Book Giveaway!! (and the Origin of “Bombs Away”)

Low Down Dirty Vote is out in the world and available to readers. My story, Bombs Away, is one of the eleven stories and is my first published work. www.lowdowndirtyvote.com

Readers may be wondering why I chose to step out of my white woman lane and write a black woman protagonist. I usually write white women narrators, fictional characters informed by my own experiences. I believe the world needs stories about people of color, and that those stories are best written by people of color.

So why did I make a different choice for this story?

Reason One: The theme of the anthology is fighting voter suppression. Historically and at present, black people are a major target of voter suppression efforts. Examples are here and here and the Google machine will give you many more. Writing a white character getting their vote suppressed in the modern-day felt disingenuous at best. At worst, it erases the current climate of hostility against black people and other people of color.

Reason Two: Most mysteries/crime stories I like to read and write have a satisfying ending. The bad guy is caught, secrets are revealed, and justice prevails. I wanted to write that kind of story. But…

I didn’t want to write a white savior story. You know the kind. White protagonist swoops in to save people of color from oppression/violence/problems caused by…other white people/white supremacy. This kind of story centers the white protagonist at the expense of the characters of color.

So I wrote a story about Olivia, a black woman who kicks butt and saves the day.

Bombs Away won first prize at the San Mateo County Literary Arts contest, Adult Mystery/Thriller category, and was chosen for inclusion in the Low Down Dirty Vote Anthology. I’m grateful and honored for the recognition, but it doesn’t change the fact that the world needs diverse books written by diverse authors.

Which brings me to the book giveaway. You’re probably thinking I’m going to give away a copy of Low Down Dirty Vote–and I am!—but not today.

Today, I’m offering you the chance to win Hollywood Homicide by Kellye Garrett. This award-winning mystery features Dayna Anderson, who decides to solve a hit-and-run murder for the reward money despite having no investigative experience or skills. This book is hilarious and I know you’ll love it. And it features a black woman protagonist written by a black woman author.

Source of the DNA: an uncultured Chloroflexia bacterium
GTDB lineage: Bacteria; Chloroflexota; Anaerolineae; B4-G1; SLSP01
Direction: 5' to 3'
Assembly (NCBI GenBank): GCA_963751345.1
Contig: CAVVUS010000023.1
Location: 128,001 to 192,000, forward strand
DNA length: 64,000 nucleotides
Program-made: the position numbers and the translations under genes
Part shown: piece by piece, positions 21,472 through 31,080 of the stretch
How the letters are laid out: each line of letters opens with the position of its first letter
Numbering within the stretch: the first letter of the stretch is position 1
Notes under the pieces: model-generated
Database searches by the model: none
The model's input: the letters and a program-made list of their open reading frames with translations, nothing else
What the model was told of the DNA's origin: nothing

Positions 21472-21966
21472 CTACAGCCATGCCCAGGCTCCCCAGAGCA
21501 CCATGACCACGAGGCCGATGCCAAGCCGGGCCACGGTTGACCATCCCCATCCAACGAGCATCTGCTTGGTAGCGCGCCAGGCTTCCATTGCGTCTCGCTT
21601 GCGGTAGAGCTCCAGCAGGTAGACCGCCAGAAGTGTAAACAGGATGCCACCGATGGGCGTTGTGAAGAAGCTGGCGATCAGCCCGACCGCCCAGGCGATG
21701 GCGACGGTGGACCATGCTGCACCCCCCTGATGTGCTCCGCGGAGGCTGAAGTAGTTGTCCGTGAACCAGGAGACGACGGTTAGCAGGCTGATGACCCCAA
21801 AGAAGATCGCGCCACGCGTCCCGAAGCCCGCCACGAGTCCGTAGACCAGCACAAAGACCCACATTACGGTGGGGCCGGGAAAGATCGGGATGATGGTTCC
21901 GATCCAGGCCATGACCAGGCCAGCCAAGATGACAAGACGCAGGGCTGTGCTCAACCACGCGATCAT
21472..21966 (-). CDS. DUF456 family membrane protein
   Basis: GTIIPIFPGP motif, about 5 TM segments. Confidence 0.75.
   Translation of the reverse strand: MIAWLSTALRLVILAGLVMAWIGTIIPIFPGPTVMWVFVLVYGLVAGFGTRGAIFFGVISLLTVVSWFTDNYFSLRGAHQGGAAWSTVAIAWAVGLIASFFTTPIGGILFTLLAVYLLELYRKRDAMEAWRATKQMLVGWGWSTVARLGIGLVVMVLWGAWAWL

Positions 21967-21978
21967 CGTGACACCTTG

51T10XRTSTL._SY346_

Leave a comment to be entered in the drawing. I’ll select from commenters on August 5, so check back and if you were selected, send me an email to mariah@mariahklein.com. And if you win, but have already read this book, I’ll get you the sequel, Hollywood Ending, set to publish next month!

Advertisements

It’s a Mad (dee James) World

Maddee James is the queen and empress of xuni.com, a website design company that creates and maintains author websites. I met Maddee at a workshop for writers and wondered if her career involved much writing. In my quest to be Jessica Fletcher, she who writes and does other things, I requested an interview with Maddee to find out exactly what she does and how she came to do it.

During our conversation, I discovered that like me, Maddee once had babies and needed something she could work on from home. Unlike me, she taught herself how to build websites.

As far as her process goes, Maddee reads her clients’ books and uses a questionnaire to get to know their preferences. Then she applies her own artistic eye to create a website that reflects the author and their work. Her job is much more visual and colorful than writing is, and more collaborative than most novel writing (if you don’t count conversations with the people in your head). Still, both jobs involve bringing ideas to life so that others can appreciate them.

That got me thinking about my own online presence, who I am as an author, and what readers can expect from my work. Like my blog voice, my book voice is female and humorous. My book has an academic setting and takes place in the fall. Unlike me, my protagonist has no children because if she did she would have no time to solve mysteries. The other reason there are no children in my book is that I write a lighter kind of mystery and putting kids in danger is too icky.

Maddee also shared that because she loves her work, she does it almost all the time. It’s hard to turn off or take a vacation. The work/life balance is something I think about because I have responsibilities other than writing, but when the story is flowing, it’s hard to stop. I can imagine a looming deadline would also make it hard to stop. The combination of a looming deadline plus children needing attention, dinner and clean diapers sounds really challenging.

So while I have no plans to teach myself how to design websites anytime soon, I left my conversation with Maddee feeling inspired by her journey and her achievements. And maybe, hopefully, one day I’ll be in need of her services myself.